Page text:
A Treatise on the artificial growth of Cucumbers and Melons, conjointly with that of asparagus, mushrooms, rhubarb, etc., to which are added brief observations on the growth of early potatoes
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Page 3 - And the mixed multitude that was among them fell a lusting: and the children of Israel also wept again, and said, "Who shall give us flesh to eat? We remember the fish, which we did eat in Egypt freely; the cucumbers, and the melons, and the leeks, and the onions, and the garlick: But now our soul is dried away: there is nothing at all, beside this manna, before our eyes.
Page 51 - ... copiously with a cool juice which renders them still more grateful. To these important qualities they in many cases add the merit of bearing abundant crops of fruit, the appearance of which is always extremely beautiful. But, on the other hand, their cultivation is attended with peculiar difficulties. They are found to require a very high temperature, a dry atmosphere, and an extremely humid soil, while they are at the same time impatient of an undue supply of moisture, which causes spotting...
Page 51 - ... decay long before the fruit is matured. It is not, therefore, easy to maintain that necessary balance of heat and moisture which in Persia arises out of the very nature of the climate and mode of cultivation. In that country, we are told, that the melon is grown in open fields, intersected in every direction by small streams, between which lie elevated beds richly manured with pigeons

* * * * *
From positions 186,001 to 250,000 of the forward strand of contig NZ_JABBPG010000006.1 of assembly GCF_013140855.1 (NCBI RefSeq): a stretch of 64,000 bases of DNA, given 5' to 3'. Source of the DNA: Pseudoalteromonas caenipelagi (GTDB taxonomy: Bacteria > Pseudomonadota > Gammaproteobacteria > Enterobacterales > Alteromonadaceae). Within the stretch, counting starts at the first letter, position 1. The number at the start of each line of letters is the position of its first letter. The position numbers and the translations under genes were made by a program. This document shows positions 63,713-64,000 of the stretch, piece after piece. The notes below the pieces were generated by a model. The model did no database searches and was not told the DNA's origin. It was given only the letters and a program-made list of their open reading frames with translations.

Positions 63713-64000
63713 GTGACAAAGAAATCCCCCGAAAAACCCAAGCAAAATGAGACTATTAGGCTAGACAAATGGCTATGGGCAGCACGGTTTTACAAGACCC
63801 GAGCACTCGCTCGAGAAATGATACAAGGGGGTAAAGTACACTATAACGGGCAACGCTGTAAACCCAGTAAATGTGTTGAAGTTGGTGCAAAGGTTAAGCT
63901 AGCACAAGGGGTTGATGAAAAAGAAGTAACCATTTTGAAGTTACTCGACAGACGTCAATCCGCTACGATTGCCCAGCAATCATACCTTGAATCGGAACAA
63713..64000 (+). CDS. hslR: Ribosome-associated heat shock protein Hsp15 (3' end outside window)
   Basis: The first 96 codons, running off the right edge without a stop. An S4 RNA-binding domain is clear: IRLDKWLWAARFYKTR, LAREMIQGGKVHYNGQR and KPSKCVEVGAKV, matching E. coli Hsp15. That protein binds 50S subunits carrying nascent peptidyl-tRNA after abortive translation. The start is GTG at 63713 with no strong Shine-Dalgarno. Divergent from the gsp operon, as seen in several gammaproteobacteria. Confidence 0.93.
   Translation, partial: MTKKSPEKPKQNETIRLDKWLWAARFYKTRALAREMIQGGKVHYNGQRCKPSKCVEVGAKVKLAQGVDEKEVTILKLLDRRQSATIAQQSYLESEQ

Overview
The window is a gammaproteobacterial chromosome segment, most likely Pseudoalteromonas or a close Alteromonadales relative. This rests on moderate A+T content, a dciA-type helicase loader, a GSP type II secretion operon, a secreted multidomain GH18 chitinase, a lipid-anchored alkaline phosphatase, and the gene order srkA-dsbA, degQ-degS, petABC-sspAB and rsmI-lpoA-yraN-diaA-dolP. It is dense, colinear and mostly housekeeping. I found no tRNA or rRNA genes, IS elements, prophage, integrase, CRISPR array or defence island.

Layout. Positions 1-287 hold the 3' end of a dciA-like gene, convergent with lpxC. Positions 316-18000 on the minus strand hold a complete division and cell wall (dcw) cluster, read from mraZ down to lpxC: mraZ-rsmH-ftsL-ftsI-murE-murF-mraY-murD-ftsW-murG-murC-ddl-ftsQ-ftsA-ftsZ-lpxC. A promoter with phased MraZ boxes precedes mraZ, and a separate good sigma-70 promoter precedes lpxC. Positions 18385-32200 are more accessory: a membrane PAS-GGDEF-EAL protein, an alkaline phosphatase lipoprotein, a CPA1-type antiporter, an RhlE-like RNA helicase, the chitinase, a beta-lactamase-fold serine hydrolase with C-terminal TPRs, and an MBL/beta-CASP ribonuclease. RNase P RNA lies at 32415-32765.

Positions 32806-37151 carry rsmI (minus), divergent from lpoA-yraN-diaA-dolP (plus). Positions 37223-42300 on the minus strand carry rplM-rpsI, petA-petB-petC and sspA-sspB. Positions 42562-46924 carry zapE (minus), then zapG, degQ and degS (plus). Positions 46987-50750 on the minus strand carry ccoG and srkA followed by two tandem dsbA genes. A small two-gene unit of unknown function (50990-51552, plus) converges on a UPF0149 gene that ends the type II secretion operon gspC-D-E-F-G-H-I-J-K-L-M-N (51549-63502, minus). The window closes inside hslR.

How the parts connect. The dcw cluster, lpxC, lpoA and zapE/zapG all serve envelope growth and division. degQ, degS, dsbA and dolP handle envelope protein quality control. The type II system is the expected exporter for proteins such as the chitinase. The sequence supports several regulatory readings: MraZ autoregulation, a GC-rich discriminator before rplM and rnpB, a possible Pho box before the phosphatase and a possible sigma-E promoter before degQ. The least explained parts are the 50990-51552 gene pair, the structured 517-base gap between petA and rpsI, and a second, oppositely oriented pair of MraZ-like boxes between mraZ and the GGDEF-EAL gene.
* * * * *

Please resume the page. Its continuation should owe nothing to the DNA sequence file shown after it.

Page 4 - ... extracted or properly guarded against, that is to say, not suffered to come in contact with them, there is no heat so congenial to its constitution ; nor is there within the Hortus Brittanicus, a plant which under a continuance of good treatment repays more gratefully all favors.
Page 7 - ... Knight recommended it. Platforms, supported by posts or brick piers, were tried for several years ; and of this kind of bed Mr. Smith observes, " although the best cucumbers which ever came under my notice were produced in it, and balsams 16 ft. in circumference, yet, for want of a proper substance against which to build the linings, and the almost entire destitution of means to supply heat by absorption and conduction, experience has taught me that the principle cannot with safety be depended...